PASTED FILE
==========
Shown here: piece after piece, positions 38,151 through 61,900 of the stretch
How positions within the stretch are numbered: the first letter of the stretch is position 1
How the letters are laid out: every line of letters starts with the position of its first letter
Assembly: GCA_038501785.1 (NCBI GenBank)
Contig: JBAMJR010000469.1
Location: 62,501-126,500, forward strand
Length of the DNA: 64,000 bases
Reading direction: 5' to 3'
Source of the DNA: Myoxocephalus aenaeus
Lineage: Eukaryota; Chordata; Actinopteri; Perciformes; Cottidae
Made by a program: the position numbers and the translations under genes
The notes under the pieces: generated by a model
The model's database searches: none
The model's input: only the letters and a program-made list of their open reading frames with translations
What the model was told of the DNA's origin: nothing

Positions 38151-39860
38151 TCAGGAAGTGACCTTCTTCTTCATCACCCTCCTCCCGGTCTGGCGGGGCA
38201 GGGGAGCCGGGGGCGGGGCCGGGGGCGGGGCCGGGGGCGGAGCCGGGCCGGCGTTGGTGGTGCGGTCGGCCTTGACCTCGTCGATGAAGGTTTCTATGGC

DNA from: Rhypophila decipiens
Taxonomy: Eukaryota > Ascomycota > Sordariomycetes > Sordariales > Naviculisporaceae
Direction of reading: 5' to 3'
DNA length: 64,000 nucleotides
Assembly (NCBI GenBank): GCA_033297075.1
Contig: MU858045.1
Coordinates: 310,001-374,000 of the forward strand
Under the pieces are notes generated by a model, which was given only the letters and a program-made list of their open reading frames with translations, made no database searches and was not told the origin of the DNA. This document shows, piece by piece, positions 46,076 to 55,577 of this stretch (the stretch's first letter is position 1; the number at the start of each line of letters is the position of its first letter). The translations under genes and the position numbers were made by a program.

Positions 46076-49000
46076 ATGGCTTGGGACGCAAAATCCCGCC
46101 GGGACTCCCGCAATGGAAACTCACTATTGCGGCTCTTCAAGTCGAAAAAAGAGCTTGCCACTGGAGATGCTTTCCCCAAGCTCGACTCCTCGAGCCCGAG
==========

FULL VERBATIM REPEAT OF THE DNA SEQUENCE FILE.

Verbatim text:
Shown here: piece after piece, positions 38,151 through 61,900 of the stretch
How positions within the stretch are numbered: the first letter of the stretch is position 1
How the letters are laid out: every line of letters starts with the position of its first letter
Assembly: GCA_038501785.1 (NCBI GenBank)
Contig: JBAMJR010000469.1
Location: 62,501-126,500, forward strand
Length of the DNA: 64,000 bases
Reading direction: 5' to 3'
Source of the DNA: Myoxocephalus aenaeus
Lineage: Eukaryota; Chordata; Actinopteri; Perciformes; Cottidae
Made by a program: the position numbers and the translations under genes
The notes under the pieces: generated by a model
The model's database searches: none
The model's input: only the letters and a program-made list of their open reading frames with translations
What the model was told of the DNA's origin: nothing

Positions 38151-39860
38151 TCAGGAAGTGACCTTCTTCTTCATCACCCTCCTCCCGGTCTGGCGGGGCA
38201 GGGGAGCCGGGGGCGGGGCCGGGGGCGGGGCCGGGGGCGGAGCCGGGCCGGCGTTGGTGGTGCGGTCGGCCTTGACCTCGTCGATGAAGGTTTCTATGGC

DNA from: Rhypophila decipiens
Taxonomy: Eukaryota > Ascomycota > Sordariomycetes > Sordariales > Naviculisporaceae
Direction of reading: 5' to 3'
DNA length: 64,000 nucleotides
Assembly (NCBI GenBank): GCA_033297075.1
Contig: MU858045.1
Coordinates: 310,001-374,000 of the forward strand
Under the pieces are notes generated by a model, which was given only the letters and a program-made list of their open reading frames with translations, made no database searches and was not told the origin of the DNA. This document shows, piece by piece, positions 46,076 to 55,577 of this stretch (the stretch's first letter is position 1; the number at the start of each line of letters is the position of its first letter). The translations under genes and the position numbers were made by a program.

Positions 46076-49000
46076 ATGGCTTGGGACGCAAAATCCCGCC
46101 GGGACTCCCGCAATGGAAACTCACTATTGCGGCTCTTCAAGTCGAAAAAAGAGCTTGCCACTGGAGATGCTTTCCCCAAGCTCGACTCCTCGAGCCCGAG